NYT’s Matt Flegenheimer Rides Along With Beto, Wonders If Texas Will Finally Turn Blue

September 4th, 2018 10:52 PM

Reporter Matt Flegenheimer made the front of Sunday’s New York Times with the suddenly interesting Senate race in Texas pitting conservative Sen. Ted Cruz versus liberal Rep. Beto O’Rourke: “Old Texas and New Texas Clash Over a State’s Political Identity.

The flattering profile of the paper’s great Texas hope raises the eternal puzzle for Democrats and their friends at the Times: When will Texas finally turn blue?

Beto O’Rourke was racing left again, insisting he knew what he was doing.

“Hydroplaning there a little bit,” he said softly, doing 75 in the passing lane through an East Texas downpour, double-fisting beef jerky in his silver pickup.

This self-assurance was understandable. In his campaign against Senator Ted Cruz, Mr. O’Rourke has been attempting the Texas equivalent of walking on water -- winning statewide as a liberal Democrat -- without yet losing his balance. There is bipartisan consensus, including from Mr. Cruz, that Mr. O’Rourke could actually prevail in November -- maybe -- if the blue wave crests just so. And now, 15 days into a 34-day road trip, Mr. O’Rourke was 50 miles from another disarmingly large crowd in a typically red county, primed to cheer his calls for brash progressivism deep in the heart of Trump country.

New gun restrictions. Fifteen-dollar minimum wage. Marijuana offenses expunged from arrest records.

“This moment, this year, this time is not easy,” Mr. O’Rourke thundered once he reached the stage, by turns swearing playfully in two languages to make his case. “It’s not for the faint of heart.”

But why not try? This is Texas, he reminded them. Or it can be.


More than anything, Mr. O’Rourke has made clear that he will not modulate his politics, betting that he can energize and activate nonvoters from past years, particularly younger ones, with left-wing authenticity and genial hustle. It is a model being pursued by progressives across the country, often with considerable success....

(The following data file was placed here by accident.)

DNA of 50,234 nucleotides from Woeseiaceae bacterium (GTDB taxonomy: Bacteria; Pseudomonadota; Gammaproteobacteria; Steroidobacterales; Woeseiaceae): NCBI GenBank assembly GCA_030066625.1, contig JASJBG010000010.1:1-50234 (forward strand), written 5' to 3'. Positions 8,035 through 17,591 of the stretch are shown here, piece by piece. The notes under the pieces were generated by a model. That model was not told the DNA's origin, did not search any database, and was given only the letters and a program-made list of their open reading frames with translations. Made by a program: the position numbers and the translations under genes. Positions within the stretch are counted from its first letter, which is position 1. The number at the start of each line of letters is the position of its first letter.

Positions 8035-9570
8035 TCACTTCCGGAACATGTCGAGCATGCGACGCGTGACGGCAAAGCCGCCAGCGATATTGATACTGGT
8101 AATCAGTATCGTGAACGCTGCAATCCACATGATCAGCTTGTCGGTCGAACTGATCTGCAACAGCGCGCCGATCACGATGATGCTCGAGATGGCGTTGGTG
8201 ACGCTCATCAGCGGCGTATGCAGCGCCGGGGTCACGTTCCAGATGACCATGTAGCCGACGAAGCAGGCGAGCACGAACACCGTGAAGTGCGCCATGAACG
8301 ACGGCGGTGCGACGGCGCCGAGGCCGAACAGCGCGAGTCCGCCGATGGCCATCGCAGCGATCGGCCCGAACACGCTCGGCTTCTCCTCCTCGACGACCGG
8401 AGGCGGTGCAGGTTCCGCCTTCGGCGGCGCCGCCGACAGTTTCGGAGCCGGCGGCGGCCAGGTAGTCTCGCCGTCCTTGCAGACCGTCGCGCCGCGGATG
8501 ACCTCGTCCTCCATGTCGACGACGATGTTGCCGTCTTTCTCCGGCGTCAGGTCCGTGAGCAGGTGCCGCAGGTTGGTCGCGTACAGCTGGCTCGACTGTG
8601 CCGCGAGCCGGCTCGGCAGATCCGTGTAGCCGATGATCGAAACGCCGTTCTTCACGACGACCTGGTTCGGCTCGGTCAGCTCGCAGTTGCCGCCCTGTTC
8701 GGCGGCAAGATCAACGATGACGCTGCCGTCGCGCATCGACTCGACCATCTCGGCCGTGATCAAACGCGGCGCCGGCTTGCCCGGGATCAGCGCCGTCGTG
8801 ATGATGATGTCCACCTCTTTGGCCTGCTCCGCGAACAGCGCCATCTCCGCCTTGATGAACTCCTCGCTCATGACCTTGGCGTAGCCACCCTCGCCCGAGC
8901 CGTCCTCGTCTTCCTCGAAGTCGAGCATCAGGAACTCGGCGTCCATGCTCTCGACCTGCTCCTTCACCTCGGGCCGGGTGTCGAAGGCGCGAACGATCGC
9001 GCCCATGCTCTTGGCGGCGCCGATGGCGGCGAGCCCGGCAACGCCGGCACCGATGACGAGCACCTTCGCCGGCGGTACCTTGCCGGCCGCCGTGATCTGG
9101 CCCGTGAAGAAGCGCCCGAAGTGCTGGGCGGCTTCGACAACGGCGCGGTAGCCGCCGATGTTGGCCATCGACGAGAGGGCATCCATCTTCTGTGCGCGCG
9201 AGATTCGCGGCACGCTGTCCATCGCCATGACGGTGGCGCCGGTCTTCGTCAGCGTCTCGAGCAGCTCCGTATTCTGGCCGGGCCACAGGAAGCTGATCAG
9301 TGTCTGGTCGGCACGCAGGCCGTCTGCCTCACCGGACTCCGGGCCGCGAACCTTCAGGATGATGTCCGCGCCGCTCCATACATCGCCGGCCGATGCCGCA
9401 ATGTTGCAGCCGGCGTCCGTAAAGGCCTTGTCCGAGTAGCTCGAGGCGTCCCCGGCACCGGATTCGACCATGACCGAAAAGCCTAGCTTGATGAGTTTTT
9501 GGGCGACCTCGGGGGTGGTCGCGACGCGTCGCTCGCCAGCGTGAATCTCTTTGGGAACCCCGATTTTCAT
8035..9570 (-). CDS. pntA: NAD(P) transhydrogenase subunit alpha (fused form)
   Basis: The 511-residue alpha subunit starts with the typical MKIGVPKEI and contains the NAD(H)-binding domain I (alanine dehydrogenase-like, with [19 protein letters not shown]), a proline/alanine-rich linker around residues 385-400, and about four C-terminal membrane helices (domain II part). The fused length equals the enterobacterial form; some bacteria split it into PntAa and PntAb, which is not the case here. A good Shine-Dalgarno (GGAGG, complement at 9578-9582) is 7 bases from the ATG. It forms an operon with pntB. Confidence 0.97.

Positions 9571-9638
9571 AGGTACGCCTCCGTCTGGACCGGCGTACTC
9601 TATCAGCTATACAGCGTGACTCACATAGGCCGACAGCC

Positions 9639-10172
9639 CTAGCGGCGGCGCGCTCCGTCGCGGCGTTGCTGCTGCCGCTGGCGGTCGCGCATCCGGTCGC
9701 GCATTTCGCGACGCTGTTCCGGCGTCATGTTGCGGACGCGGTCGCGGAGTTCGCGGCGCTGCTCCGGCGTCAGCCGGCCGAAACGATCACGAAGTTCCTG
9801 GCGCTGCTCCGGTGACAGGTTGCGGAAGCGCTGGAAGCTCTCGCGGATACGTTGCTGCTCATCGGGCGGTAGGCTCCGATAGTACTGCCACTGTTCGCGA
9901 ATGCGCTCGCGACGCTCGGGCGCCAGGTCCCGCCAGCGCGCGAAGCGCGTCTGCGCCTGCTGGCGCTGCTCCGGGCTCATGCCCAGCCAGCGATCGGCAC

Mr. O’Rourke has defined the philosophy with a line borrowed from Jim Hightower, a prominent activist and commentator who was once Texas agriculture commissioner: “The only thing you’ll find in the middle of the road,” Mr. O’Rourke said in Houston recently, “are yellow lines and dead armadillos.”

The reporter (and photographer) were delighted to find the cliché come true:

Later that day, after a bit more driving, there it was, between a shuttered general store and a giant roadside cross: a dead armadillo, hugging the yellow line.

If proved true, Mr. O’Rourke’s theory of the case, as much as any strategic gamble in these midterms, would have the effect of reshaping his state’s very political identity. In the short run, voter enthusiasm for Mr. O’Rourke is expected to boost Democratic congressional candidates this fall in districts in and around the state’s largest cities, where Mr. O’Rourke’s popularity can help down-ballot even if he loses his own race....

Flegenheimer also tried to show Republican Sen. Ted Cruz as awkward and tongue-tied, though not as obviously as he has previously tried. He did get in a nasty dig about global warming skeptics.

Oil fortunes have spiked and receded -- from $30 a barrel, to $140, to points in between -- as technology jobs have flooded in. Hurricane storm-waters have pooled high, swamping areas represented by people dubious of climate science, and taxes have stayed low.


But at the very least, Mr. O’Rourke’s efforts have helped build, or rebuild, Democratic infrastructure across the state, attracting volunteers and attention not only for his own campaign but for his peers. Some Republican-held House districts had already been targets, particularly after Mrs. Clinton carried a handful of them. These include one around Dallas, where Colin Allred, a former Obama administration official and professional football player, is challenging

A side-by-side comparison showed the tone tilted toward Democrat O’Rourke.

Mr. Cruz, whose given name is Rafael, is a Cuban immigrant’s son who speaks middling Spanish and wants to build the wall.

His opponent, whose given name is Robert, is a white man from a border city who speaks perfect Spanish with an accent impressive for an O’Rourke (and not bad for a Beto) and calls the family separation policy the moral stain of our times.